Current account switch offers: best UK current account banks to switch to - including Barclays and Halifax

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Many banks offer cash incentives - but cash-to-switch offers have been vanishing

The latest industry data has revealed that Nationwide Building Society, Barclays and Lloyds Bank experienced significant growth in customer numbers utilising the Current Account Switch Service (Cass) during the last quarter of 2023.

From 1 October to 31 December, Nationwide achieved a net gain of 163,363 full account switches, while Barclays and Lloyds secured 12,823 and 5,800 net gains respectively, as reported by Cass.

Conversely, NatWest suffered 43,182 net switching losses, followed by RBS with 11,621 losses, Halifax with 41,144 losses, and Santander with 34,581 losses.

The figures do not include current account switches made outside the service, which ensures that payments are automatically moved to the new bank account and offers a guarantee that customers will not be left out of pocket if anything goes wrong.

Andrew Hagger, a personal finance expert and founder of, said: “Consumers are happy to jump ship for the next freebie – particularly as people are still feeling the squeeze from higher bills.”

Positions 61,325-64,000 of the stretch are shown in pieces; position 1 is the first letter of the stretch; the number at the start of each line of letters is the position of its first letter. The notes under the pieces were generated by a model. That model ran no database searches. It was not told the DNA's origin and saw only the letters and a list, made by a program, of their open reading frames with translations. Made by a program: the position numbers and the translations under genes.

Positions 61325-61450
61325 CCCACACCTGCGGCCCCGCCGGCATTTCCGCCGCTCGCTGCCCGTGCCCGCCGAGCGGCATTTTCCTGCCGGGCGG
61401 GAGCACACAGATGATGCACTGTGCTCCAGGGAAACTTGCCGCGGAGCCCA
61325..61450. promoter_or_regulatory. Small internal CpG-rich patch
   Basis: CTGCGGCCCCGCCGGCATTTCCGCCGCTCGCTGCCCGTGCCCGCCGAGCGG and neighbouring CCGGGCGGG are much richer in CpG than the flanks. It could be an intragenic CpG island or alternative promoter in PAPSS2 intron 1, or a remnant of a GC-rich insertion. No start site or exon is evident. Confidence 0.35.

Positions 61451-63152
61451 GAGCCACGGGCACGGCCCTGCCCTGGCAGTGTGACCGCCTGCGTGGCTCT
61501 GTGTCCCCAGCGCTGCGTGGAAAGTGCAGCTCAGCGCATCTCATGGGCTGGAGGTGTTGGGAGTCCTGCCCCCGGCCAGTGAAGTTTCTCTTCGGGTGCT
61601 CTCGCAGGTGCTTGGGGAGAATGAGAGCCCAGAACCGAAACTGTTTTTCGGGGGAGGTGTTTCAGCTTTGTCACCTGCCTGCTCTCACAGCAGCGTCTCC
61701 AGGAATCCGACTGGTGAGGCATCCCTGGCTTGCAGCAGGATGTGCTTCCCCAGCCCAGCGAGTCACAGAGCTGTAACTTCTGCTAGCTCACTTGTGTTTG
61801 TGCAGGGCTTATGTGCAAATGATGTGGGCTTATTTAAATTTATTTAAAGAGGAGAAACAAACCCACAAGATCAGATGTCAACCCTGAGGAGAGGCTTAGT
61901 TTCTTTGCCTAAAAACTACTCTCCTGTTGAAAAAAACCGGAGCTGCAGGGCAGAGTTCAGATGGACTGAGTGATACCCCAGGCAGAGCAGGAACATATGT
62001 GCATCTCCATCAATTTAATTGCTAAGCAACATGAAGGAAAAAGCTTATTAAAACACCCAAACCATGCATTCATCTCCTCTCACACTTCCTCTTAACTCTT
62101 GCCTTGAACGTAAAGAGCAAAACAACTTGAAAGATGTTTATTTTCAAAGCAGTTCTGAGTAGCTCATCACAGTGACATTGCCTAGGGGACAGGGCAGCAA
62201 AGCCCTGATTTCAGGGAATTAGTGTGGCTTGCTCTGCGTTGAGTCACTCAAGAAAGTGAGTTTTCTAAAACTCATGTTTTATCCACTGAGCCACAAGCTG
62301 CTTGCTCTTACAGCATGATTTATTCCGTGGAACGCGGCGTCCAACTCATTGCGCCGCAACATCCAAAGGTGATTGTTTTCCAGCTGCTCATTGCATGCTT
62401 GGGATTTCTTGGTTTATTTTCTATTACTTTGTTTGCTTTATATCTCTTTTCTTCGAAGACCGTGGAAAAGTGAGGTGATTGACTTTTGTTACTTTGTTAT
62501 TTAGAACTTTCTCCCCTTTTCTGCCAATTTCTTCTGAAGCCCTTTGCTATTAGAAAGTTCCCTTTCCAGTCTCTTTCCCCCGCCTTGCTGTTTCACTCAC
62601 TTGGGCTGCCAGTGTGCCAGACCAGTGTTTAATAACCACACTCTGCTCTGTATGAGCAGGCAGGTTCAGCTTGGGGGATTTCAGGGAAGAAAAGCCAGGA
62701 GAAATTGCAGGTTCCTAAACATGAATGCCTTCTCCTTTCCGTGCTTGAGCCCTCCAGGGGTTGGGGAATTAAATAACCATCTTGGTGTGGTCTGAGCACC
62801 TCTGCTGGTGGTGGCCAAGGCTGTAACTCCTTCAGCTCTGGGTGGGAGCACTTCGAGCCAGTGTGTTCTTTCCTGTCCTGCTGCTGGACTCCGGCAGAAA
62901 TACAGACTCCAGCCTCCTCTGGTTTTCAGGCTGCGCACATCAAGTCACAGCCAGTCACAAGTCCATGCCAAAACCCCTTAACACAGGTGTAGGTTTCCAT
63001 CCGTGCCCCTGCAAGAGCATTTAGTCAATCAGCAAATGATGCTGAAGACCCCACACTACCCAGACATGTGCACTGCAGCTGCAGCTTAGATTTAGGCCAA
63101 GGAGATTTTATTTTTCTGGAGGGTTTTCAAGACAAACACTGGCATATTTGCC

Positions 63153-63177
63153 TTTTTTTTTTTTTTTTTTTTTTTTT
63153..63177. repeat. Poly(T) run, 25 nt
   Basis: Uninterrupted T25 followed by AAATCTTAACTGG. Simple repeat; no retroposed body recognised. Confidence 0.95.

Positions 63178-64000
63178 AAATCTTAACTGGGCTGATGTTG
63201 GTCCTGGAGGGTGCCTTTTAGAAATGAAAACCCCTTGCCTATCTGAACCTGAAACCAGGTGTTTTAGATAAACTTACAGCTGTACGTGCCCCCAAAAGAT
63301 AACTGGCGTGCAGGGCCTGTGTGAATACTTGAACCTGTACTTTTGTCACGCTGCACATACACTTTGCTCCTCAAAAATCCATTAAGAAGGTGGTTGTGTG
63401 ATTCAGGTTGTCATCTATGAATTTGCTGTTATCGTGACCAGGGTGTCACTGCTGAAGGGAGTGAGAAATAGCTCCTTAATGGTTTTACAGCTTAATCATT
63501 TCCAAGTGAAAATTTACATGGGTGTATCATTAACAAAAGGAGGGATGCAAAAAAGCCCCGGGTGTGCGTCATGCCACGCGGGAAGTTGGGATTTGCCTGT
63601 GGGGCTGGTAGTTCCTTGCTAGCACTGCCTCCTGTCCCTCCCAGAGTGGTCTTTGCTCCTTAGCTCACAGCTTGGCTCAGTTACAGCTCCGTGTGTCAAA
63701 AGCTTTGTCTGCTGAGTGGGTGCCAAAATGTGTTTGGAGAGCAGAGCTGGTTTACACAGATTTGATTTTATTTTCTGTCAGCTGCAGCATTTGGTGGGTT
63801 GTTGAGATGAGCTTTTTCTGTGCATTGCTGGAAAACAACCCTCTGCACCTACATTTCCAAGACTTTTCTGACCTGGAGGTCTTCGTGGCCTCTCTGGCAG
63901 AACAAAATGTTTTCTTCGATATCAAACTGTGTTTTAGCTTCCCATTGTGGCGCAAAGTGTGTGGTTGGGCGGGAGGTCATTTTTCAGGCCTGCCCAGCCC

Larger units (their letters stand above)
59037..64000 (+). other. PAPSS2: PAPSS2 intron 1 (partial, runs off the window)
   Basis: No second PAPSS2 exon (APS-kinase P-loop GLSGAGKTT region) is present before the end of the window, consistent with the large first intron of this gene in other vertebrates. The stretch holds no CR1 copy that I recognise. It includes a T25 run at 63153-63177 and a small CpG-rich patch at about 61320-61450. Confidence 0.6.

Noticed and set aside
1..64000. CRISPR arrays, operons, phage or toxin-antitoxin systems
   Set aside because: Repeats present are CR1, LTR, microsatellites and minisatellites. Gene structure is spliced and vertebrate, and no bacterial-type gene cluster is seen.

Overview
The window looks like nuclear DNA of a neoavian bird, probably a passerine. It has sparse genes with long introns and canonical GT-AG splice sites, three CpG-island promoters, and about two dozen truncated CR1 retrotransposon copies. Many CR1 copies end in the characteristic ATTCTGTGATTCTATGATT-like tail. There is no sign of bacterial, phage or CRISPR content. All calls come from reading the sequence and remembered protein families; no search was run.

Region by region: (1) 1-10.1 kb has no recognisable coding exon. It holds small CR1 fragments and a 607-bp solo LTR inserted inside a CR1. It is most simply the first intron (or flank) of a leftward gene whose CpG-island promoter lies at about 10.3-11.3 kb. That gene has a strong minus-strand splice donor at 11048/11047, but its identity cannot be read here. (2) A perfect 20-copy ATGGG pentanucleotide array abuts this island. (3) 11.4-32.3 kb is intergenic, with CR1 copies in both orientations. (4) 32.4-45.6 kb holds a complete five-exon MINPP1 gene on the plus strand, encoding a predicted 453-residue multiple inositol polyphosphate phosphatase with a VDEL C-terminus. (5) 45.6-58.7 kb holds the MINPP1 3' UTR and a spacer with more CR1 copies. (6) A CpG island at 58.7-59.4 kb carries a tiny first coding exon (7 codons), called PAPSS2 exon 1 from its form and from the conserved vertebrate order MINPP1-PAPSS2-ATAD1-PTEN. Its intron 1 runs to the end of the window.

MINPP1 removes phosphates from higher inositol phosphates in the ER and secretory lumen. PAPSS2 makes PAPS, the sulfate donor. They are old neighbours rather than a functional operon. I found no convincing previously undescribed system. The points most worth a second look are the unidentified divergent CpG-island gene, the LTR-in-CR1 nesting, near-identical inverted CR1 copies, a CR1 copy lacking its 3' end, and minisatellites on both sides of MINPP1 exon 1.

But which banks saw the most customers switching to them in that time period, and what should you bear in mind if you’re looking to make the switch yourself? Here is everything you need to know:

What’s the best bank to switch your current account to?

Hagger said ”Nationwide blew the competition away” in the fourth quarter of last year,” and suggested that its £200 switching incentive last autumn may have helped attract customers.

When switching your current account to another bank or building society, there are several factors to consider to ensure a smooth transition and to maximise any benefits.

Before switching, research various banks and building societies to compare their offers, including interest rates, fees and additional perks. Look for any cash incentives or promotional deals offered for switching.

Many banks offer cash incentives to attract new customers. These incentives can vary in amount and terms, so carefully review the requirements to qualify for the cash bonus. Ensure that the incentive aligns with your banking needs and preferences.

But research released by financial information website this week indicated that cash-to-switch offers have been vanishing.

A £175 switching offer from First Direct, which launched on 26 March, ended on Monday (22 April), following several other banks pulling their cash sweeteners.

Alastair Douglas, CEO of TotallyMoney, said: “If, and when cash bonuses return to market, let’s just hope they’re simple and easy to understand. Recently, we’ve seen some banks ask customers to jump through multiple hoops to secure the headline offer, including minimum transaction numbers, app logins, and even setting up a separate savings account.